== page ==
Transitional Justice and Women’s Rights: Four Countries to Watch This Year


Whether emerging from revolution or repression, armed-conflict or dictatorship, societies on the path to re-establishing justice and the rule of law must ensure that women are not only at the table, but play an active part of determining the way forward. It is in this critical time that truth-seeking, institutional reform, reparations programs, and criminal prosecutions can all be ways to acknowledge and end impunity for the spectrum of violations and abuse against women and girls.

To mark International Women’s Day, we invite you to read about four countries that will be on the top of our gender justice priorities in the coming year, each with its own history, context, and complex sets of challenges. We’re working alongside partners on the ground to ensure that transitional justice initiatives reveal gendered patterns of abuse, enhance access to justice, and build momentum for meaningful and concrete reform for women’s rights.

In these countries and elsewhere, ICTJ salutes efforts to secure truth, justice, and the rule of law that are making a difference in the lives of women and girls.

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### Kenya: Vetting Abusive Security Forces

When post-election violence erupted across Kenya in 2007, the Kenyan police force was deeply implicated. The subsequent loss of public confidence prompted the National Police Service Commission to embark on a nationwide vetting process of its officers to determine suitability for service and remove those who do not meet ethical, suitability, and competence standards.

This politically fraught initiative is particularly significant for women who tried to report their experiences of post-election violence at police stations: instead of being offered protection and a chance to report their abuse, they faced indifference, hostility, ridicule, and sometime sexual assaults at the hands of police officers.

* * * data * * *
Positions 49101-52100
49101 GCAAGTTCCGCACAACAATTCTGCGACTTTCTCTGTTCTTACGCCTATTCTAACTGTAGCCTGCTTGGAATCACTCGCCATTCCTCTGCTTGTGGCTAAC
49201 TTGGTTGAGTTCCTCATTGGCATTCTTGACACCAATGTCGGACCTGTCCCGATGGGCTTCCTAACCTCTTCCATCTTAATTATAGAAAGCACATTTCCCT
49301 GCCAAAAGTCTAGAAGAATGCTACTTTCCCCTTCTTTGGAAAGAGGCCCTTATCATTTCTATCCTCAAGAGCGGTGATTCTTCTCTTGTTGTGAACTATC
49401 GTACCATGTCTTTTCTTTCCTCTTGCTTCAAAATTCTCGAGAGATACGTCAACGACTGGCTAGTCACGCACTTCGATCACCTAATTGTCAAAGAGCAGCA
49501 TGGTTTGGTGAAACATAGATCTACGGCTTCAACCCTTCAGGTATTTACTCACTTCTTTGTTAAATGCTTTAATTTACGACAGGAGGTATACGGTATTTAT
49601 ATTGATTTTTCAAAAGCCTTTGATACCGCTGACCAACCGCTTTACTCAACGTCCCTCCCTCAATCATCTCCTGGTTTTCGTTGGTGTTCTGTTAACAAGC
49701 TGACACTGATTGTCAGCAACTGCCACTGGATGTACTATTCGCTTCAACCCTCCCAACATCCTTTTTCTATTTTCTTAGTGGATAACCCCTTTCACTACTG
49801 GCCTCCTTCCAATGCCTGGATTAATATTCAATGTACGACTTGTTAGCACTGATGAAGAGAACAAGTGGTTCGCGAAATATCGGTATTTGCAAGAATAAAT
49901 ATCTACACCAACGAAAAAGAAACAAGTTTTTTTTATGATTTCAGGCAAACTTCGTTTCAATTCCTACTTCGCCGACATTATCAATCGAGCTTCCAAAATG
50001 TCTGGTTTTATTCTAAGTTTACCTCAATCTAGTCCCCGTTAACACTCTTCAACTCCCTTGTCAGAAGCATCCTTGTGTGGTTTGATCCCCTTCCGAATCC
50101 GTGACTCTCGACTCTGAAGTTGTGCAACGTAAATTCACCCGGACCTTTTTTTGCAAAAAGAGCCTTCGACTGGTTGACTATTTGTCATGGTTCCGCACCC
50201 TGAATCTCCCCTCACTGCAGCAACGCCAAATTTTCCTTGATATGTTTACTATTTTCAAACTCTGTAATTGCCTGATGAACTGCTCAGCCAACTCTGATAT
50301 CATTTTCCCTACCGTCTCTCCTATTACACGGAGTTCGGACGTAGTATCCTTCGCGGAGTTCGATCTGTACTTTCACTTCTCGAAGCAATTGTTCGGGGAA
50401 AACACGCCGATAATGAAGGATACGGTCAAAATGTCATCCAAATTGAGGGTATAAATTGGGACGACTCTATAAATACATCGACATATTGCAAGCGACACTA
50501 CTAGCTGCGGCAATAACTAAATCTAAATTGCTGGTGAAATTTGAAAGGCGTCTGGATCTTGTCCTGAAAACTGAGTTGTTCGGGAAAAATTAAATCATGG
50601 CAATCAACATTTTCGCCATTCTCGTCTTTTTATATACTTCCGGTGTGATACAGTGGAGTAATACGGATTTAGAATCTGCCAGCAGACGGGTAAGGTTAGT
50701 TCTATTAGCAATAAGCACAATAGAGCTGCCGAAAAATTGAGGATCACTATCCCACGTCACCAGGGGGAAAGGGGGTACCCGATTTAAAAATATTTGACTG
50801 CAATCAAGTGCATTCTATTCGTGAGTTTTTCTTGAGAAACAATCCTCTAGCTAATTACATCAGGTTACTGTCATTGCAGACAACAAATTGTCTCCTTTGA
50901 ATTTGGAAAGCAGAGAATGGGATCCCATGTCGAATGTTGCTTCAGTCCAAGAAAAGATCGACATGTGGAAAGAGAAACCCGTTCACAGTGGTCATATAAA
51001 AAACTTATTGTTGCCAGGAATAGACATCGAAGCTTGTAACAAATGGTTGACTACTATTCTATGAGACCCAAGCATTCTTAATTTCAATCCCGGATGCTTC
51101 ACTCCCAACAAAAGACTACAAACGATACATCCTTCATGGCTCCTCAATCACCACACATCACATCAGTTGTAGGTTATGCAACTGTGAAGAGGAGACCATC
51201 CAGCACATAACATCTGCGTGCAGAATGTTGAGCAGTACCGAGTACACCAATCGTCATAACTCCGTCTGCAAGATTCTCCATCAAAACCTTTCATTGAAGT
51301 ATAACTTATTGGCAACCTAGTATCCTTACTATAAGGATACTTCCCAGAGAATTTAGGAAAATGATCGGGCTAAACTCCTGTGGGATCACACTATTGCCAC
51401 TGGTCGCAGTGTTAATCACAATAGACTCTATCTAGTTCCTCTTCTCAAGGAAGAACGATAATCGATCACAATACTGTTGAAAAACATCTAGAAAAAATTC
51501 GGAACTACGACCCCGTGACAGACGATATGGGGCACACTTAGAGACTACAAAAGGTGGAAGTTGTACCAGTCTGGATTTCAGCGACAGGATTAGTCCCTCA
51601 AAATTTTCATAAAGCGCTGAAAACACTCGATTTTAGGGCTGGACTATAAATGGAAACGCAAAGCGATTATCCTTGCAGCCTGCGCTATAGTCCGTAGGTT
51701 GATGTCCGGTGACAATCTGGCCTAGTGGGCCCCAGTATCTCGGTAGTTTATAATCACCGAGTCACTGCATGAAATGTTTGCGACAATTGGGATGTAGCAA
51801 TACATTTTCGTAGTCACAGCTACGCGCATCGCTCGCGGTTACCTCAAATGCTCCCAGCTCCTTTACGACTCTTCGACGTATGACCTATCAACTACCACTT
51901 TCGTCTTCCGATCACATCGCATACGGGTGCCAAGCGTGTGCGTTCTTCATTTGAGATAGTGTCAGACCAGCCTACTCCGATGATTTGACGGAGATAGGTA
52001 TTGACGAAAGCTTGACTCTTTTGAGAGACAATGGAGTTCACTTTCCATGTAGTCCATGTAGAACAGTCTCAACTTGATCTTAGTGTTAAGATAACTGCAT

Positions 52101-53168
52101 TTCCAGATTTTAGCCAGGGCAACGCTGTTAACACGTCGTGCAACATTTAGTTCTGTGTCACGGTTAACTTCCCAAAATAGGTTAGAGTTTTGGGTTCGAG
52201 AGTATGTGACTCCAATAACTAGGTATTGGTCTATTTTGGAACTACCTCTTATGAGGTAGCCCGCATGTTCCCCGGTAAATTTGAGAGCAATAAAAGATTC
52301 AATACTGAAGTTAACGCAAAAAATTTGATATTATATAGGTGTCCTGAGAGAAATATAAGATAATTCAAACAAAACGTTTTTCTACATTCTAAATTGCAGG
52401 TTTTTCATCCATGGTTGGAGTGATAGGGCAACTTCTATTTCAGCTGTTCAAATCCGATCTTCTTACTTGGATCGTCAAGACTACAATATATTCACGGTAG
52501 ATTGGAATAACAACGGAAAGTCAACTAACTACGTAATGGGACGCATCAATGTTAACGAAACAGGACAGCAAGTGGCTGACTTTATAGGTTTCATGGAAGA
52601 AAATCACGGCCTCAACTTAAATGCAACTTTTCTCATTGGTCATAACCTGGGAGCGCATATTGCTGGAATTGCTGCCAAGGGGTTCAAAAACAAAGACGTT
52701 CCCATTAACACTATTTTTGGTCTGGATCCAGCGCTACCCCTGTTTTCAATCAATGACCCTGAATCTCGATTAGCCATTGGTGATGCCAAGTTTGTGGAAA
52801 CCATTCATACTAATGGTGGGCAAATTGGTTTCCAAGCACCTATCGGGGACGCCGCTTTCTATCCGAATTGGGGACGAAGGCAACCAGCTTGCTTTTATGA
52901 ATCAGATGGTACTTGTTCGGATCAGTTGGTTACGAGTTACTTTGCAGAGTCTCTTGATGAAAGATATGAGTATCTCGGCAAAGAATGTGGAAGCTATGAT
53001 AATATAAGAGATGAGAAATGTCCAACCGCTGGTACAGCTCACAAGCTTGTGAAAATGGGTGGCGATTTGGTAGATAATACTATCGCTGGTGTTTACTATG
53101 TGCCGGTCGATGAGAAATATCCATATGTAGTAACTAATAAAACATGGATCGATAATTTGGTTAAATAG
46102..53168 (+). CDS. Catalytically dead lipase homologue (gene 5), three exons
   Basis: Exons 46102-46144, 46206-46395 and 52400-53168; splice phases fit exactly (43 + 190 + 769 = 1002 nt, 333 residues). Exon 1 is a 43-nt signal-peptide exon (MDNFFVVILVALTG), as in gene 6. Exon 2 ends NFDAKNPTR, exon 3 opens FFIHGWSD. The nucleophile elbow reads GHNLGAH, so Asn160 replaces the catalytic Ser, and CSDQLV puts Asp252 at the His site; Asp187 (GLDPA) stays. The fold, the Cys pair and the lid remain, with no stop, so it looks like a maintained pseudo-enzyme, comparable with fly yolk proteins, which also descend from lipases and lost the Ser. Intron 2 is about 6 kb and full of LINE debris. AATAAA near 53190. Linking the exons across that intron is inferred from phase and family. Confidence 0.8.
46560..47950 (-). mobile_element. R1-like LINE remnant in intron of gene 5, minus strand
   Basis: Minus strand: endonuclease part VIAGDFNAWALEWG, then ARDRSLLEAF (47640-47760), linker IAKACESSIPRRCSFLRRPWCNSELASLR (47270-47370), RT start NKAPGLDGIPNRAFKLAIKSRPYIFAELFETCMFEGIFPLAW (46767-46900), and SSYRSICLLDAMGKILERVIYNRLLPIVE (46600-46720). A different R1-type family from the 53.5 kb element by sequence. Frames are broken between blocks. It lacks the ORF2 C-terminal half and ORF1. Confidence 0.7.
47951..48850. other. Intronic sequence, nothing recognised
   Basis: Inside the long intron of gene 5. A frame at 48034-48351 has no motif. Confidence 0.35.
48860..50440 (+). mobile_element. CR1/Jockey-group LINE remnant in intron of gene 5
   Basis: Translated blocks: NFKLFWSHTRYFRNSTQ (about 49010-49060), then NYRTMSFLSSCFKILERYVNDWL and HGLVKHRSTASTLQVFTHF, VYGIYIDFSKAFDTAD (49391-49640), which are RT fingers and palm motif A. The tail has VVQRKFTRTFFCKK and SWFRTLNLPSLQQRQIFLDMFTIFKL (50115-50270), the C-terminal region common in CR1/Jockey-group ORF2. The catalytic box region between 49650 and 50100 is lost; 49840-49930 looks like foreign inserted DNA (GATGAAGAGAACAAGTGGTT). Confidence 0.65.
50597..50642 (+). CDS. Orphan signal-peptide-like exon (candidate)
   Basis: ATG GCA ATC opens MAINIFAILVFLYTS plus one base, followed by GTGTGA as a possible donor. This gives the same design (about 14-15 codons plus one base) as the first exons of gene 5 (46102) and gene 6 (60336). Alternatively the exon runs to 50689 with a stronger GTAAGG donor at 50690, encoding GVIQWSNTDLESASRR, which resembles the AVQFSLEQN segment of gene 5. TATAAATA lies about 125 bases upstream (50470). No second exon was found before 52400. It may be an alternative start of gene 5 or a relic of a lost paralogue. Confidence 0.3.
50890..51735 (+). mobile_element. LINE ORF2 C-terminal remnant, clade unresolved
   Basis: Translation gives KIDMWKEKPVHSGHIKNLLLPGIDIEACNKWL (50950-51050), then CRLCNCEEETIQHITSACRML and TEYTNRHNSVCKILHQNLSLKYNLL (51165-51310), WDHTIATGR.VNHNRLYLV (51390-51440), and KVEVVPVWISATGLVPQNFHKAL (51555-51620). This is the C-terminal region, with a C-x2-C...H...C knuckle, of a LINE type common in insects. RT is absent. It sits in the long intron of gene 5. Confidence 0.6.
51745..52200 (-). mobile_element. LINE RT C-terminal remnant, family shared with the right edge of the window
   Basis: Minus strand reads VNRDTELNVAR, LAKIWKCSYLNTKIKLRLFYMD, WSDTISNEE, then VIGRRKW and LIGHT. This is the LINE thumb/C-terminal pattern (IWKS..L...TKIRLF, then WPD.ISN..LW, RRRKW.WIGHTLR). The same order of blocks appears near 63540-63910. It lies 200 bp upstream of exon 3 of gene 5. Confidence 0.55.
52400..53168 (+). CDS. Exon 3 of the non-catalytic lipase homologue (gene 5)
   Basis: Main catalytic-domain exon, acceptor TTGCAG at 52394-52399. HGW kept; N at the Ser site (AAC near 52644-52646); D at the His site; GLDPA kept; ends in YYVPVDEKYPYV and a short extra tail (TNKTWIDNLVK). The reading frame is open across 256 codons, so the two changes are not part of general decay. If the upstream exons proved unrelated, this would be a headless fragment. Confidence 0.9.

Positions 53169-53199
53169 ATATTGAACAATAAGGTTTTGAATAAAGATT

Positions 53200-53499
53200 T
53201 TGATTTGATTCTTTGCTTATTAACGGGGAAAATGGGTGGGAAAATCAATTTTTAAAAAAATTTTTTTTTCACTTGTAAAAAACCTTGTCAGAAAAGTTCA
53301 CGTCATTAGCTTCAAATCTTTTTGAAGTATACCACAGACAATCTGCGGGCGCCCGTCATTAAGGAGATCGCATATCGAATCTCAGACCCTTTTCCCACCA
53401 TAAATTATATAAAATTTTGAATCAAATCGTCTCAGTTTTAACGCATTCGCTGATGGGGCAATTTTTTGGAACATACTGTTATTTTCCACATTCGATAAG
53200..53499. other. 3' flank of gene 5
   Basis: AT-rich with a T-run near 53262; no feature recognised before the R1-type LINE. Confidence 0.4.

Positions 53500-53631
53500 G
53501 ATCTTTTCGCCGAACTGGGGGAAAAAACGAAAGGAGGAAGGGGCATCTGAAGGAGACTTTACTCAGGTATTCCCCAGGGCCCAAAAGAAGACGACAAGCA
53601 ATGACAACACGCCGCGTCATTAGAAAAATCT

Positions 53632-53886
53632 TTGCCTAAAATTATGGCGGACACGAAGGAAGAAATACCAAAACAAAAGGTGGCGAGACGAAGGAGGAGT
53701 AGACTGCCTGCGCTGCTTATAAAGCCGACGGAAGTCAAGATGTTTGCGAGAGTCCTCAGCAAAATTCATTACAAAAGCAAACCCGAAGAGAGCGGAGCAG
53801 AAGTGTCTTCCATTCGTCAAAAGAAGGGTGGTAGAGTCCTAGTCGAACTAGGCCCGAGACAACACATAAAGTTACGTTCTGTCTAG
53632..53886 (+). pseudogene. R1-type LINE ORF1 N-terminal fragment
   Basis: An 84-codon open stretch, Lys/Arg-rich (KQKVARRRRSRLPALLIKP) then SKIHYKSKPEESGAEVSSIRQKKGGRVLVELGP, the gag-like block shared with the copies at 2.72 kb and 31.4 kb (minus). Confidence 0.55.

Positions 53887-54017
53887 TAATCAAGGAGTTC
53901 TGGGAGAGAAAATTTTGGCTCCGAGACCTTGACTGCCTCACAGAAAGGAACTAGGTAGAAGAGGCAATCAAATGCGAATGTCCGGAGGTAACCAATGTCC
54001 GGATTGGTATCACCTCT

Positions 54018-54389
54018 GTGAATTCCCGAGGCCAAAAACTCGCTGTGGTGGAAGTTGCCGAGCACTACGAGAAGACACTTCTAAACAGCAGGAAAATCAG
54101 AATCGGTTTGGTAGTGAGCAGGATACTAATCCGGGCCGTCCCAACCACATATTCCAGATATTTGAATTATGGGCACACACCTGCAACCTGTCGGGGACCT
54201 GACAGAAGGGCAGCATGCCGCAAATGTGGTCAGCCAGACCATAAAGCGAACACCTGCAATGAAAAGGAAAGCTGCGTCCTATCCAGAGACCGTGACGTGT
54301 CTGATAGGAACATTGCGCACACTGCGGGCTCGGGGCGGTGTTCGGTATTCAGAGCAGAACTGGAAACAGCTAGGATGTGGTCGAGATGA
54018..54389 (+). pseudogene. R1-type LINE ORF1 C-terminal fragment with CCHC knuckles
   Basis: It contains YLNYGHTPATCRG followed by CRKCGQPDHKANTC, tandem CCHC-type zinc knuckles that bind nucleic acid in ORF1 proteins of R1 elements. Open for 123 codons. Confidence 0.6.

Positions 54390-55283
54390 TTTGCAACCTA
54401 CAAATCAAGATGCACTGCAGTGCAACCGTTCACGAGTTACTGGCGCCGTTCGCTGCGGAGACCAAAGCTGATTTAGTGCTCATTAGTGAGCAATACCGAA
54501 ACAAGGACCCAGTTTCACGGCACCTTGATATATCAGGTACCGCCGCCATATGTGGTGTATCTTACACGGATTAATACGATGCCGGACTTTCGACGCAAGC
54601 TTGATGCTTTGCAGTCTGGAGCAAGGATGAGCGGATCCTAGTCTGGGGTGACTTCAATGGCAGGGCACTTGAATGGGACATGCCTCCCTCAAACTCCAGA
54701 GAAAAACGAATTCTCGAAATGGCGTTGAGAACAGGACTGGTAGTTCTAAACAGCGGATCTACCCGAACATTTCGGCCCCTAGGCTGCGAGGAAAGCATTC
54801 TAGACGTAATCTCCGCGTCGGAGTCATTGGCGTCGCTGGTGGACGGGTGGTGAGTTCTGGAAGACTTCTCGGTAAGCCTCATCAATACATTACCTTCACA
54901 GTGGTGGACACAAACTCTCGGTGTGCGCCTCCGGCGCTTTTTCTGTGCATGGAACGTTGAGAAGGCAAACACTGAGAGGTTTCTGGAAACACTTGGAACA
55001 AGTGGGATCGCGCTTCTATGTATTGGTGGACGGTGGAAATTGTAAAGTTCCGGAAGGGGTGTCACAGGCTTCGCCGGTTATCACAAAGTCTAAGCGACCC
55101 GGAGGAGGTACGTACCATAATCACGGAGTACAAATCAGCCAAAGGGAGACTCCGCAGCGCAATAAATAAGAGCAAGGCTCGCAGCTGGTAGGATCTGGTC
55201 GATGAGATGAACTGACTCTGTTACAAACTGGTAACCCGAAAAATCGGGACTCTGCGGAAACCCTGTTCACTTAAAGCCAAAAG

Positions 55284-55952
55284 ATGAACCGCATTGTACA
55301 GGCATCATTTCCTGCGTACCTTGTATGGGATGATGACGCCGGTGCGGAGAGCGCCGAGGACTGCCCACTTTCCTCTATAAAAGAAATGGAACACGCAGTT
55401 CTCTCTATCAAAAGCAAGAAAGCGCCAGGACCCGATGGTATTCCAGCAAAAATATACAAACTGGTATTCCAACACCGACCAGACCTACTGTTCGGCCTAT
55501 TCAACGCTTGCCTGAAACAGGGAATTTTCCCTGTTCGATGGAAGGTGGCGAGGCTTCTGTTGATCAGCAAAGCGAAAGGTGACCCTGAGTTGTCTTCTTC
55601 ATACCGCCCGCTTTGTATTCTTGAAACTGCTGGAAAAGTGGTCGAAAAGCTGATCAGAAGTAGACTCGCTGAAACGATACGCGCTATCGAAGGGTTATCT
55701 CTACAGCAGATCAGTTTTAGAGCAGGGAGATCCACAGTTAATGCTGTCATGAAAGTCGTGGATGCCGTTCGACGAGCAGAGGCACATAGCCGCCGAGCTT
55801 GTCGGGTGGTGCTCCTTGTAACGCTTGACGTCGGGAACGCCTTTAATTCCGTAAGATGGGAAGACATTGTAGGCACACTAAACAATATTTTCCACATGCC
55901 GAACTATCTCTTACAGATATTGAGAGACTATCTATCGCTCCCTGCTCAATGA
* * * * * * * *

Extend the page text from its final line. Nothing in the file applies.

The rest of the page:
ICTJ will work with the Commission and women’s groups in the coming year to ensure that the vetting process promotes accountability for police misconduct against women and others implicated in sexual and gender based violence. Including the voices of women in the vetting process can help ensure that the Commission takes police misconduct against women seriously.

It is time for the security forces of Kenya to challenge the culture of impunity enjoyed by the police force, and re-assure Kenyan women that the police serve to protect, not to harm.

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### Colombia: Prosecuting Perpetrators of Sexual Violence

Throughout Colombia’s armed conflict, generation after generation of women and girls have endured widespread violence. Crimes of rape, sexual assault, and other forms of abuse have been conspicuously neglected by authorities, and almost virtually ignored by the criminal justice system: for example, despite a 2008 referral to the national prosecutor of 183 cases of sexual violence, these women—most of whom who have suffered severe physical and psychological trauma—have yet to receive any guarantee that they will see justice.

Outrage of Colombian society over these delays, as well as scrutiny from the international community (including the International Criminal Court) is helping to bring about change, and recent events suggest that there is more momentum than ever to enact justice for sexual violence. For example, a draft bill may soon be passed that would amend Colombia’s Criminal Code to recognize certain forms of conflict-related sexual violence, such as forced nudity, abortion and pregnancy as specific criminal offenses. Additionally, Colombia’s Attorney General is now investigating more than 1,100 cases of sexual violence related to the armed conflict.

As peace talks in Havana continue and hopes of ending the armed conflict remain high, ICTJ is providing expertise and technical assistance to the authorities in support of efforts to ensure accountability for sexual violence and gender-based crimes.

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### Tunisia: Facing the Truth about the Experiences of Women